The stained glass of the lancet window depicts the three saints associated with the church, St. Botolph, St. Martin and St. Thomas Becket and the other shows the armorial bearings of the families who owned the estate of Swyncombe and the nearby Ewelme, including Thomas Chaucer, the son of the poet, Geoffrey Chaucer, and William de la Pole, 1st Duke of Suffolk, who married Alice, the daughter of Thomas and Matilda Chaucer.  
Later on these estates were given to Charles Brandon, married to Mary Tudor, the sister of Henry VIII, who became the appointed Duke of Suffolk. Then a cousin of Queen Elizabeth I owned them and the manor was an important one with hundreds of acres of land.  




The farm buildings next to the church looked as if they were derelict, but there were sheep in the pastures and the surrounding land was being farmed.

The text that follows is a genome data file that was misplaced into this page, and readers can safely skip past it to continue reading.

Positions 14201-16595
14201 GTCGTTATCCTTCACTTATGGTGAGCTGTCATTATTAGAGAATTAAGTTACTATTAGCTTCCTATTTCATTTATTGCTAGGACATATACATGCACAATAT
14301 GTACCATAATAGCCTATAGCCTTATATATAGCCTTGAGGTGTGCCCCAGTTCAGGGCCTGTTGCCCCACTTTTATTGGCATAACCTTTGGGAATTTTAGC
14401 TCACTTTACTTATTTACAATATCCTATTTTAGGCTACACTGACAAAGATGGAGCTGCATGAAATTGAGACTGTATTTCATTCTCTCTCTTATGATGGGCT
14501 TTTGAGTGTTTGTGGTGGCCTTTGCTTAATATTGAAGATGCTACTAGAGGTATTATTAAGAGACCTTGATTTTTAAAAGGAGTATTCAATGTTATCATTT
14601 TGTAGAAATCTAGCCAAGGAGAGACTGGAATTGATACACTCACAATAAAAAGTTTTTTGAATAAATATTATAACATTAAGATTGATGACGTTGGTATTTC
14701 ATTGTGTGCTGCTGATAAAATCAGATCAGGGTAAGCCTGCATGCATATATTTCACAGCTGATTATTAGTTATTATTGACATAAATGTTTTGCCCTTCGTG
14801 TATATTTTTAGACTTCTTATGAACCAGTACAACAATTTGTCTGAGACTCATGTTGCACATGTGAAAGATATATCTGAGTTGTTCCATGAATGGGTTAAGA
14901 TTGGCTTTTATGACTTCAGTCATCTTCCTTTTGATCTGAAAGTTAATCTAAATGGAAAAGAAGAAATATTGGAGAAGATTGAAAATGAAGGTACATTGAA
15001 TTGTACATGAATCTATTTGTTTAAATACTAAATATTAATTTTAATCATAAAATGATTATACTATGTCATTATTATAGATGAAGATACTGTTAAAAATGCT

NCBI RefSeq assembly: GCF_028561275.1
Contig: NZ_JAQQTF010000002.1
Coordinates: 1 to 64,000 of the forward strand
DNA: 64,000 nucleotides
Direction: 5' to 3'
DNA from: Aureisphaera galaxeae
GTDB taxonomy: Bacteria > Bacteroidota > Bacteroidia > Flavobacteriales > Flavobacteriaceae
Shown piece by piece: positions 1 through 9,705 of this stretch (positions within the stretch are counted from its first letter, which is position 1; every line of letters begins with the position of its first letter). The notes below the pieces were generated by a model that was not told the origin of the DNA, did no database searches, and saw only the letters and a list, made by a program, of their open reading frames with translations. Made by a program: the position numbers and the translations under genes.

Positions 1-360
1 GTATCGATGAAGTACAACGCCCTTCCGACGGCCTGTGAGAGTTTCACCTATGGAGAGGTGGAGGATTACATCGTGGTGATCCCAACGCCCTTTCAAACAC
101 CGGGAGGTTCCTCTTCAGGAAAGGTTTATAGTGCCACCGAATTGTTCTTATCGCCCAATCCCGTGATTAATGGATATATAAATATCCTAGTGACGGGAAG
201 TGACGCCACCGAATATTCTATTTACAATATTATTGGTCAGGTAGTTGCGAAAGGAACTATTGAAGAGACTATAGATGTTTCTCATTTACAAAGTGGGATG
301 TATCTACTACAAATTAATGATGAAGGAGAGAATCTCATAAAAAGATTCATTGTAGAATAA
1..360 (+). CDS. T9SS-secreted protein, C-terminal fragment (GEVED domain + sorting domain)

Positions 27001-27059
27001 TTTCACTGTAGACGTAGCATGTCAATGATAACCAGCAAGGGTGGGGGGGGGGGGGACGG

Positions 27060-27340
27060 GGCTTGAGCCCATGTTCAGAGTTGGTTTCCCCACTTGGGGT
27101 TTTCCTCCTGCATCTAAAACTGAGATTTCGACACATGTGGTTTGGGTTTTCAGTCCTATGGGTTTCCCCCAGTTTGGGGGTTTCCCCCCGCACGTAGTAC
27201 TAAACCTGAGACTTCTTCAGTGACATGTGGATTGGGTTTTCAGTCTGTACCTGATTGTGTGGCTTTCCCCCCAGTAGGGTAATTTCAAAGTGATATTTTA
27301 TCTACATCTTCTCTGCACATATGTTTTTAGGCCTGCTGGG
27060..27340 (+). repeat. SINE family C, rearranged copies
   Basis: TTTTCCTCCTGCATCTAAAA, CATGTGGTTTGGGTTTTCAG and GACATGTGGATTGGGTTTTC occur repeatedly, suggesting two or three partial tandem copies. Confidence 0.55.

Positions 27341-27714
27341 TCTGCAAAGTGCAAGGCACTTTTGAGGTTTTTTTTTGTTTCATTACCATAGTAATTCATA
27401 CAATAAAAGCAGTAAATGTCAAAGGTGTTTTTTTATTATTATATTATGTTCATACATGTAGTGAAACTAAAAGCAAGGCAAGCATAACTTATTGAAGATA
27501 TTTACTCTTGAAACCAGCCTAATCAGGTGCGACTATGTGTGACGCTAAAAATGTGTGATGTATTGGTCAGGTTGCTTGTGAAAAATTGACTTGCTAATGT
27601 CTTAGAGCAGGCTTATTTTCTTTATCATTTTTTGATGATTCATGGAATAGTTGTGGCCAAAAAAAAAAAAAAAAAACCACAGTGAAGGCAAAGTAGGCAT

Although the settlement is tucked away in a secluded valley there are views across the Downs towards Oxford and one can imagine the travellers through the ages who would have used the ancient track of the Icknield Way which passes Swyncombe.








12 comments:

  1. Able to stop by before heading out the door for work and see your once again beautiful photos. Gives my day a very serene and peaceful start to see such ancient beauty, lovely rolling hills, and leaves. Oh how I already miss the greenery. It is bitter cold here this morning, way down in the teens. Not sure what that is on your temperature gage, but rest assured it is more like January weather than November. We seem to be unseasonably warm or unseasonably cold this November. Not sure if that's an indicator of an upcoming warm winter or cold. Have a nice day and week Linda.
    Cindy

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  2. Beautiful as always Linda, you tell such lovely stories about the places you visit, and I love how you find out all sorts of background information to share. Thank you for another lovely day trip out. xx

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  3. A great post Linda! I always enjoy coming here. Thank you!